Friday, 23 February 2001

Lessons from La salle

The Malta Independent

Lessons from La Salle

Fourteen years of` benign, probably irresponsible, indulgence regarding the Drydocks structural problems bleeding hard-earned millions out of the exchequer each year for the last fifteen years, reached` climax last week.` The government fired an ultimatum.

Most of us are thankful that the union managed to convince its militant Drydocks section to back down from its earlier constitutionally inspired rigid stand.` The nation has enough problems and can do without another confrontation at Drydocks. But for the majority of us who pay taxes without seeking any return from the state, has it been a fair deal I doubt it.

With maximum exposure on government friendly media the Prime Minister handed down a no ` nonsense ultimatum. Either work or the financial subsidy lifeline will be immediately shut off. The choice was made. The workers decided to work and leave constitutional interpretations to the politicians and legislators. Which basically gives them eternal rights to access the subsidy lifeline. The government has boxed itself into a situation where it can no longer use the subsidy lifeline as a lever to bring about real restructuring at Drydocks.

In2 months time, when His Holiness would be visiting for the third time, this government would celebrate 14 years in power interrupted only by a brief Labour interlude of 22 months. Fourteen years ago Gorbachev was still philosophizing about perestroika. Reagan was still President of the United States, and Margaret Thatcher was still in her glory as Britain`s Prime Minister.` All these leaders have been assigned to the history books. Their successors have been succeeded.` Countries which were once communist are now truly re-structured into market economies. Two Germanies have become one, communism has disappeared from Europe but the Drydocks problem is still with us.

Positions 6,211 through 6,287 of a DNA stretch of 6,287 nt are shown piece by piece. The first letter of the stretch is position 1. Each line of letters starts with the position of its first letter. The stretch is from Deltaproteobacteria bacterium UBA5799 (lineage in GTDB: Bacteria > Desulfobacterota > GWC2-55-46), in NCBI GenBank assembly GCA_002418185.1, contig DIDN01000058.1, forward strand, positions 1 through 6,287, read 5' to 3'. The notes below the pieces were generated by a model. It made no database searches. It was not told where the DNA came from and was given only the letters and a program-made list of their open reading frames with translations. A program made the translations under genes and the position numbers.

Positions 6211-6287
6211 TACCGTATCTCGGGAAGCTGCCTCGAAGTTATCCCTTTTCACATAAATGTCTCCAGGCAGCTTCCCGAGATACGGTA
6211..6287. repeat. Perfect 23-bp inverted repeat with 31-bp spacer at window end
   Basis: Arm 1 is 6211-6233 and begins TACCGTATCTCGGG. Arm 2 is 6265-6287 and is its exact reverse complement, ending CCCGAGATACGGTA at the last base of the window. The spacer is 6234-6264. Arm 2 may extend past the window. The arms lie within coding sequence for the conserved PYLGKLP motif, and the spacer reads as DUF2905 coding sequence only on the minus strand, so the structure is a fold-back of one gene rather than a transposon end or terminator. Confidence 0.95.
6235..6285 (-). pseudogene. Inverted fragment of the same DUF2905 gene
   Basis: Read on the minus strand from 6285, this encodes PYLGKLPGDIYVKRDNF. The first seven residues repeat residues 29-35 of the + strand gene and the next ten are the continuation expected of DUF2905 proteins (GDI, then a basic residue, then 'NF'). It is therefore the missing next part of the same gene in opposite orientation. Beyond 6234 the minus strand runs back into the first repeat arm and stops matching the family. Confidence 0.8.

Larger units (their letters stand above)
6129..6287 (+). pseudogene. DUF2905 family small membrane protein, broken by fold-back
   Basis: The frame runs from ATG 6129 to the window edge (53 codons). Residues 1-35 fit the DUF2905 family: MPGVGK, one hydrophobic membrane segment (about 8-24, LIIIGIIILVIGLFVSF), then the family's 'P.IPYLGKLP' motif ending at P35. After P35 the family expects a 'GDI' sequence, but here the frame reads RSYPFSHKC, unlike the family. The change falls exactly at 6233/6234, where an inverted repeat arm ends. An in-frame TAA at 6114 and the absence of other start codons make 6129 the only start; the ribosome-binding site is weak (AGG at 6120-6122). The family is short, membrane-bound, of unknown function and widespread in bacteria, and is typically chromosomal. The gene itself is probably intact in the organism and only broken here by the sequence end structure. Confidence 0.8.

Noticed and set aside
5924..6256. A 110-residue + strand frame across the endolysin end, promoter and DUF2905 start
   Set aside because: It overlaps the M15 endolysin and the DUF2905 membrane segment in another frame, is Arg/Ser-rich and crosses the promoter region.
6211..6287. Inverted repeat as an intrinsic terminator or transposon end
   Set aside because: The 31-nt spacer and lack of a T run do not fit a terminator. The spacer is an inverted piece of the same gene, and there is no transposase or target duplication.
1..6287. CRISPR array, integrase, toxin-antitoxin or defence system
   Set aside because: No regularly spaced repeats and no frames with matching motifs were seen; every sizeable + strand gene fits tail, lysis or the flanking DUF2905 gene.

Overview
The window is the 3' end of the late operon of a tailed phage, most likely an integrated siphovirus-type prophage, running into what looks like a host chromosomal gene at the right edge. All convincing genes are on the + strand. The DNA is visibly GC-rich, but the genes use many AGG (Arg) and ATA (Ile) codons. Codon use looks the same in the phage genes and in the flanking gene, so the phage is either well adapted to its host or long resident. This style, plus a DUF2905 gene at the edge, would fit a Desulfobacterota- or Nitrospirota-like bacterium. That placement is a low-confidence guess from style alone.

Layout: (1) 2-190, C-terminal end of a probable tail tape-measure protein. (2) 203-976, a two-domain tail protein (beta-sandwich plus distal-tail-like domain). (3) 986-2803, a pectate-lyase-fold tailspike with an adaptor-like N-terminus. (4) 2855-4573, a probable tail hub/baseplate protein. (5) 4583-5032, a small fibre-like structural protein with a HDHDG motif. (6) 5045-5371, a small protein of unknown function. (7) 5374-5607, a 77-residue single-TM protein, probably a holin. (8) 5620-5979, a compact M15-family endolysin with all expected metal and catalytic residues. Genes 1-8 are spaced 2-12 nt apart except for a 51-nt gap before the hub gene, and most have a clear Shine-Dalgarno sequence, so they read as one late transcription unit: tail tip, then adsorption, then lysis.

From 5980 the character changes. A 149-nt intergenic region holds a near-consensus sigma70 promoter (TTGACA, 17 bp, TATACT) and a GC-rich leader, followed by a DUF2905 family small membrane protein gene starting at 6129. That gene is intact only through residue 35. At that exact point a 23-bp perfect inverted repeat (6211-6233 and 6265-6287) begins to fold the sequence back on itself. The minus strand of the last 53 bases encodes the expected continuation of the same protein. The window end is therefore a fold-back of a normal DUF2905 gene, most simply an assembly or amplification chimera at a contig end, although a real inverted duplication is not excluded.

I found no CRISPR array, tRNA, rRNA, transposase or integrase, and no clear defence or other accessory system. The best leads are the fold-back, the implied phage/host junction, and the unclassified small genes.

Was fourteen years not a time long enough for the Drydocks problem to be resolved.` The horrendous millions mentioned by the Prime Minister in his ultimatum` which the Drydocks owes to the government and to Banks earning interest from these government guaranteed dead loans should have made the prime Minister blush.` All these millions have been drained down the budgetary black hole through sheer and utter financial irresponsibility. Long gone are the days when Prime Ministers have the courage to look the workers in the eyes and challenge them on their genitals regarding their ability to run the Drydocks in a commercially sound manner.` Instead for fourteen years the Drydocks tree has been over-watered with easy money which has damaged its commercial roots, withered its leaves and left it with an aged trunk.

Was this part of a political project to melt down the bedrock of laboursim in Malta` Is the sudden change of heart versus the Drydocks related to government`s` failure to get the GWU to toe its line on the EU issue So many millions politically invested without any return`

For honest tax paying citizens last week was a sad week.` It was the week when government thought it had a check-mate situation to break union militancy at Drydocks only to find itself checkmated into eternal subsidies without serious re-structuring.

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